Filed under
Software

go2linux.org: VoIP has improved a lot since its first days, today a lot of multinational business are using it as a reliable way to keep stay in touch.

SliTaz 2.0: Screenshot Tour

Filed under
Linux

linuxinfusion.com: If you are looking for something small to run on an older computer, SliTaz is definitely a worthy contender to look into. Do not let the small size of the ISO fool you. It contains more than enough software to get you going.

To Ubuntu bashers: Stop sulking and get a life

Filed under
Ubuntu

manishtech.wordpress: Looks as if Ubuntu bashing has become a fashion lately. After getting fed up with MS, Apple and Adobe now its chance for Ubuntu to face the wrath of the trolls.

No Minix code in Linux Ever -- More Evidence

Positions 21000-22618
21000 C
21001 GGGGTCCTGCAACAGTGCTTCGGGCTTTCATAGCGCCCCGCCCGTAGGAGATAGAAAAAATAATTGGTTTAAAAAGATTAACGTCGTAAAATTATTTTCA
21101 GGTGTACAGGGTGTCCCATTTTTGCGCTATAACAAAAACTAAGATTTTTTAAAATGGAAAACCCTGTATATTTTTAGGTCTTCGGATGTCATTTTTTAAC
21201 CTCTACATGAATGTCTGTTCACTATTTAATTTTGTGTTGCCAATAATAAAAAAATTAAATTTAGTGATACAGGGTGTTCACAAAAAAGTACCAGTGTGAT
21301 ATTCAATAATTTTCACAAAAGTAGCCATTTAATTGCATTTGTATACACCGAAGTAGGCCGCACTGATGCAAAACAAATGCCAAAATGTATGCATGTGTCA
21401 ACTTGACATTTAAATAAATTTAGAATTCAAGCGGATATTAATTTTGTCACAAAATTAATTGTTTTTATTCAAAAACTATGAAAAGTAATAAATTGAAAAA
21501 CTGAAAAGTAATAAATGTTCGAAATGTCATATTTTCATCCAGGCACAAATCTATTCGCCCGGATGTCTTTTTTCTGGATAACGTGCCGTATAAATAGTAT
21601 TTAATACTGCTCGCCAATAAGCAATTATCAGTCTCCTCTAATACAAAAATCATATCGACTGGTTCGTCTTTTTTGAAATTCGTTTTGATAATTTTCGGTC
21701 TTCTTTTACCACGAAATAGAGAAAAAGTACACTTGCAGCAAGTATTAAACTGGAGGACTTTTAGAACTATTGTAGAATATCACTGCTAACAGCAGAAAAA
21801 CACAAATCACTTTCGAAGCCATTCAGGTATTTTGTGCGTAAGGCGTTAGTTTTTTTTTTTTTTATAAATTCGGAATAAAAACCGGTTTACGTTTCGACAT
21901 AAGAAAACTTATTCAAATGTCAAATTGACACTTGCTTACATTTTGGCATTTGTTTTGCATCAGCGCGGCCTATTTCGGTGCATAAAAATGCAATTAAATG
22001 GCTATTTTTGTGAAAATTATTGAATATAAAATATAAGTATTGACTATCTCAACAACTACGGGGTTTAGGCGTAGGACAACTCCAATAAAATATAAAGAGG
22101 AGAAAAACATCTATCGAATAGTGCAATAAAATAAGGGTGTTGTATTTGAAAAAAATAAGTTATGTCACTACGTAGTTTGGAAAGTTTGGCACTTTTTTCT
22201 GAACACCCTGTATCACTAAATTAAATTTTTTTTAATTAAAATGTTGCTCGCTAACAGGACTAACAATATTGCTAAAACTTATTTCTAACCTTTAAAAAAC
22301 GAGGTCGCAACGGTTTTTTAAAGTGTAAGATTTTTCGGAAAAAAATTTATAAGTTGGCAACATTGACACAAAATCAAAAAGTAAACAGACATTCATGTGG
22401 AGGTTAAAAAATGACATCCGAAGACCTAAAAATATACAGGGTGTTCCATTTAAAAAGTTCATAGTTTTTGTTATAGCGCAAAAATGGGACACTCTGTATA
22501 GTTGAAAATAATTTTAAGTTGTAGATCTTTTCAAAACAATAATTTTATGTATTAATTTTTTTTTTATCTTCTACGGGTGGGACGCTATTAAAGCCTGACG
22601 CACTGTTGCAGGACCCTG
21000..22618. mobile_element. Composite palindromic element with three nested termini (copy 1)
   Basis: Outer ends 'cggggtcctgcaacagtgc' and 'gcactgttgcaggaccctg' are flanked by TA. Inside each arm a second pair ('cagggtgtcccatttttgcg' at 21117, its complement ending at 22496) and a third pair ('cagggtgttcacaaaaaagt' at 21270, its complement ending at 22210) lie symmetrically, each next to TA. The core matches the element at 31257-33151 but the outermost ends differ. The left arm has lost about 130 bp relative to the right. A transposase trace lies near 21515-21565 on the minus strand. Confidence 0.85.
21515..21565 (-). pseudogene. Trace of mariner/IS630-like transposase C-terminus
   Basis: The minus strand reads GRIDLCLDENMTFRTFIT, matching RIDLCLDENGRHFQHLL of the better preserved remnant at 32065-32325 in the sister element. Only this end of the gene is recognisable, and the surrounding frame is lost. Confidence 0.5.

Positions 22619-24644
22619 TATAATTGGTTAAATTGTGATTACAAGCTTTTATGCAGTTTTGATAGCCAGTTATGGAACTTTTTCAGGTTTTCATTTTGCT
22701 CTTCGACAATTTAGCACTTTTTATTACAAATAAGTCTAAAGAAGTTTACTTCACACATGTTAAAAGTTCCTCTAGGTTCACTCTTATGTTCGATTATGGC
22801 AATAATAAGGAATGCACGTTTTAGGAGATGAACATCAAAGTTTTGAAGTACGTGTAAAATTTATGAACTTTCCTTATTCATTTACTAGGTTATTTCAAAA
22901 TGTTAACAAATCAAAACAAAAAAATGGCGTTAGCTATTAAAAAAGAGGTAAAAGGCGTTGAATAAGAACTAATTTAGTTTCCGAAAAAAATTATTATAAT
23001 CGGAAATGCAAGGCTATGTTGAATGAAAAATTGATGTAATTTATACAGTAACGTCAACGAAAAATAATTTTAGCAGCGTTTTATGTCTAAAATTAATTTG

Filed under
Linux

groklaw.net: I saw an article the other day, repeating the mistaken view that there was Minix code in an early version of Linux. I knew that was not true, because for one thing Linus told us it was not true years ago. And Andrew Tanenbaum confirmed.

How slow can Linux go?

Filed under
Linux

blogs.computerworld.com: If it has a CPU, you can run Linux on it. Xboxes or iPhones, cars or calculators, Linux can live quite happily on any of these devices. But, when it comes to the desktop or laptop, how much processing power do you need to run a modern Linux desktop?

A Review of Popular Window Navigators for Linux

Filed under
Software

thelinuxcauldron.wordpress: After a long time, I said to myself, can I lose that bottom panel? I really wanted something semi-flashy that had function, giving me access to my favorite shortcuts.

Ubuntu Weekly Newsletter #138

Filed under
Ubuntu